Finally, how can readers find out more about you and your writing, and how can they get hold of a signed copy of ‘Valuable’? 

The best place to start is my website here, or to find me on social media: Twitter: @LizCarterWriter; Facebook and Instagram: @greatadventureliz. Your readers can get ‘Valuable’ at all good online bookstores and in their local Christian bookshops. They can also get a signed copy through your giveaway, by signing up to your newsletter!


Having read what Liz has to say, here are some thoughts for you to ponder:

What is your go-to ‘getting to know you’ question? What might this say about you or your culture?

If it tends to be, “What do you do?” is there something else you could ask instead, which would encourage a response that focuses more on ‘being’ than ‘doing? If so, what might that be?

If you’re reading this and you’re not based in the UK or another Western nation, what questions do you usually ask of strangers? (I’ve mused before about far more insightful ‘getting to know you’ questions from other parts of the world – see here for example!)

As ever, constructive comments are welcome below.



  1. Elizabeth Gyfford Reply

    I have tried in the past to think beyond the two questions, “How are you?” and, “What do you do?”. The first is too often answered, “I’m fine!”, and the second creates too much judgement. Unfortunately, our world, including the Christian world, has become somewhere that places too much value on doing.

    I’m looking forward to reading this book, and learning how to reevaluate how we cherish and uphold each other, regardless of ability.

    I can relate to the responses to the interview above: my husbands first wife (who never told anyone how ill she was because she didnt want pity) had a degenerative disease, and my daughter is profoundly deaf. Well done to Liz for writing on such an essential subject and reminding us what God actually says about it.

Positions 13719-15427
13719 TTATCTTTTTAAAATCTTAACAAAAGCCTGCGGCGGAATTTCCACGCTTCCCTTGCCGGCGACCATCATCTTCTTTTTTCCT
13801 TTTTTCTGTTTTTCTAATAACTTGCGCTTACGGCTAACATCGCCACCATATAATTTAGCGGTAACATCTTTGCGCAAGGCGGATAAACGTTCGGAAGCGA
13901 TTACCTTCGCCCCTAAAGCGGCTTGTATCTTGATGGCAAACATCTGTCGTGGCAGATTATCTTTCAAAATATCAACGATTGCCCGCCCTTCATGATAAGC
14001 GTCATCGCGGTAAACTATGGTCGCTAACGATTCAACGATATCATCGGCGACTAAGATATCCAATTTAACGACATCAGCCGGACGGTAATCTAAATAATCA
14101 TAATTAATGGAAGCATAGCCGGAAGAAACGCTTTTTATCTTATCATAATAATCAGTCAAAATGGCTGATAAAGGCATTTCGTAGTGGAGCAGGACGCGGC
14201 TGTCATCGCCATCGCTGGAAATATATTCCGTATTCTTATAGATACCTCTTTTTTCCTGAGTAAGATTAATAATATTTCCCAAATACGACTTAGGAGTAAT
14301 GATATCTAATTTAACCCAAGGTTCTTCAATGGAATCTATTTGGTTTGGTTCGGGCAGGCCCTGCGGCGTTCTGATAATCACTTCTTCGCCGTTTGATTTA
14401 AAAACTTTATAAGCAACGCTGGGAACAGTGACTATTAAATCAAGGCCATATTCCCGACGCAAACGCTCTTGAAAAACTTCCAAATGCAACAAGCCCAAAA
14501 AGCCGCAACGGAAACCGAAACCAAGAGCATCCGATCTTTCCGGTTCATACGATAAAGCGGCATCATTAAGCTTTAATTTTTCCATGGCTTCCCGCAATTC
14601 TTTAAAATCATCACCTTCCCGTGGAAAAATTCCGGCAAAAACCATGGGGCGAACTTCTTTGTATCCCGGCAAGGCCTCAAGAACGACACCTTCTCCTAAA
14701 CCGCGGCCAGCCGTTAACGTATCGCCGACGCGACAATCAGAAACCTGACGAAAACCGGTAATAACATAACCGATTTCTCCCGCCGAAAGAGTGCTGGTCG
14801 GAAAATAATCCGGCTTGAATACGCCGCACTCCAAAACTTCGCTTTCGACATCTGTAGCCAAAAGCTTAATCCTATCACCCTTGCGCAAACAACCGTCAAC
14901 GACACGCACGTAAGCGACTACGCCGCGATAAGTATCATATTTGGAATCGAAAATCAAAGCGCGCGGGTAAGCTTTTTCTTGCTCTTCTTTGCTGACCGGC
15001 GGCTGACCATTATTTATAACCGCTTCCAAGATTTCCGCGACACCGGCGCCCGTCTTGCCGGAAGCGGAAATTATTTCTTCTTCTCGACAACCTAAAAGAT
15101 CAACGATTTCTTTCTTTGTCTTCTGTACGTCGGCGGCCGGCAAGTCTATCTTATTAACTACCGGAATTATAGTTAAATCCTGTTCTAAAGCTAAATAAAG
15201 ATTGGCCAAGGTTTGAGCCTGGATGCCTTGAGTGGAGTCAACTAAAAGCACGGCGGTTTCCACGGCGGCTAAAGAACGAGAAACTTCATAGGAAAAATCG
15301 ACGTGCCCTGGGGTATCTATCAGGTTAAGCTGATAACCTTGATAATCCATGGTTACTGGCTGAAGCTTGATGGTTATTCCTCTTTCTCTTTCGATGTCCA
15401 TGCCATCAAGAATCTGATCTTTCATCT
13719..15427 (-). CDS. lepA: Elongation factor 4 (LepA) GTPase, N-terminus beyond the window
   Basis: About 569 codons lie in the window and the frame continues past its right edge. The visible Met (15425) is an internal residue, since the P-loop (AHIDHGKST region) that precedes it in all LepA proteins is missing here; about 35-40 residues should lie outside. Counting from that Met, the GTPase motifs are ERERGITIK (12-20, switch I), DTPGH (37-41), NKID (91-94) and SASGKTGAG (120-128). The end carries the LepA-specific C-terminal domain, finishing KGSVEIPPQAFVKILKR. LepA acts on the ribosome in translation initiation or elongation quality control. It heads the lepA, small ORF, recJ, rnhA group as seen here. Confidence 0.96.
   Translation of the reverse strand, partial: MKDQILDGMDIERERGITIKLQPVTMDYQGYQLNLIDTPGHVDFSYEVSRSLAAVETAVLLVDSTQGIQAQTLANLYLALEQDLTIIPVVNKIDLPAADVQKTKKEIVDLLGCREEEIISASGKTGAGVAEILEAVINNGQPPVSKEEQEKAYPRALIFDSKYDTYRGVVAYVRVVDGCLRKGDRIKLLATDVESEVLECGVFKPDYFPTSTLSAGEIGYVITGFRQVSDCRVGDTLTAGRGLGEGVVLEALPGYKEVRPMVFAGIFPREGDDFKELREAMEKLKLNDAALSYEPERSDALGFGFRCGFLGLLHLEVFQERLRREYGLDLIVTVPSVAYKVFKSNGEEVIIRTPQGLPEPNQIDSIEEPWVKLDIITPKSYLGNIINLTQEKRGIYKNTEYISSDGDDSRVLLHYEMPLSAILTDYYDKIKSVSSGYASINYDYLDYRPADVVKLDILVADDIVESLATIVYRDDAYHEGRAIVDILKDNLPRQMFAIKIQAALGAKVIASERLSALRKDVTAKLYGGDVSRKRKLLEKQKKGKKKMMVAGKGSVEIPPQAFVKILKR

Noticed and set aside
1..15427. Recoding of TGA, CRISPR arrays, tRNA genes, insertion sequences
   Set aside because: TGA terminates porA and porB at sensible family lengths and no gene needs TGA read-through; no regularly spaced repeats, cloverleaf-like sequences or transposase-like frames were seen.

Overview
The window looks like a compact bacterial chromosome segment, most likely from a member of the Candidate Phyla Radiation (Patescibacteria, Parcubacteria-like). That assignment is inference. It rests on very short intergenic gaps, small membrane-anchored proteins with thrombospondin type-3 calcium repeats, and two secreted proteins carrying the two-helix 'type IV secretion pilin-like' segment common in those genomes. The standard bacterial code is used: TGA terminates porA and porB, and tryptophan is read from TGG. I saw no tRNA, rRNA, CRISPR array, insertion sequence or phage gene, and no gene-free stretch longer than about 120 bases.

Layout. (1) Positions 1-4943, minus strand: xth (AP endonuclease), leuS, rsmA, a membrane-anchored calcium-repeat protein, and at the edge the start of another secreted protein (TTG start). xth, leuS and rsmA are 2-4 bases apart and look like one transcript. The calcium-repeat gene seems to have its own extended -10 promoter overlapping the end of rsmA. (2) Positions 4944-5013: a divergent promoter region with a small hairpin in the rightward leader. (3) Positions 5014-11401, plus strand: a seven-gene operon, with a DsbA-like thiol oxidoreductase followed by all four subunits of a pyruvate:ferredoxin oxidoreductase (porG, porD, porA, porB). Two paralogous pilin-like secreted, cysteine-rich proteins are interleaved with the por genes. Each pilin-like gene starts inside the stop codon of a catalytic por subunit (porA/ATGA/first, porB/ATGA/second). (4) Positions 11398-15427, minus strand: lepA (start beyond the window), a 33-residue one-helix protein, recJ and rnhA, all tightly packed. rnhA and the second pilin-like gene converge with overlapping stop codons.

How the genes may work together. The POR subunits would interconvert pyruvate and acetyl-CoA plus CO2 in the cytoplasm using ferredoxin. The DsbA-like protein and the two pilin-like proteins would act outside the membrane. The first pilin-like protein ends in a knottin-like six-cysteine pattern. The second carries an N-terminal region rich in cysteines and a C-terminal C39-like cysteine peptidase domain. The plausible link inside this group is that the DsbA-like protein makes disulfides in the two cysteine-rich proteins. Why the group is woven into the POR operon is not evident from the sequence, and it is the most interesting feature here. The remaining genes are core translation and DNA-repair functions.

• Joanna Watson Reply

      Thank you for this insightful comment, Elizabeth. I’m so glad to read that you want to read Liz’s book, and the reasons why. I pray that it really blesses you.

  2. I can identify with this so much. I have had fibromyalgia for many years and have been for prayer for healing a number of times. On one occasion, when my foot wasn’t healing, the person praying called for reinforcements and then they asked me if there was anyone I hadn’t forgiven, putting the reason for my not being healed squarely at my feet. I have had similar other experiences too. I would love to read this book, as I agree with everything Liz says in your interview with her. Too often, people are made to feel that they can’t be used effectively because of a disability or long term illness. I wrestle with God often over not being healed, but ultimately know that He loves me in spite of him not healing me. I’m so grateful he is a patient and loving God, as I argue with him a lot. Thank you for this interview with Liz, Joanna. It’s very inspiring.

    • Joanna Watson Reply

      I’m so sorry to hear you’ve had this experience, Janet, where people have somehow blamed you for being ill. It sounds traumatic. He is, indeed, patient and loving. He is also kind and merciful. I pray you know this, even as you wrestle with not being healed.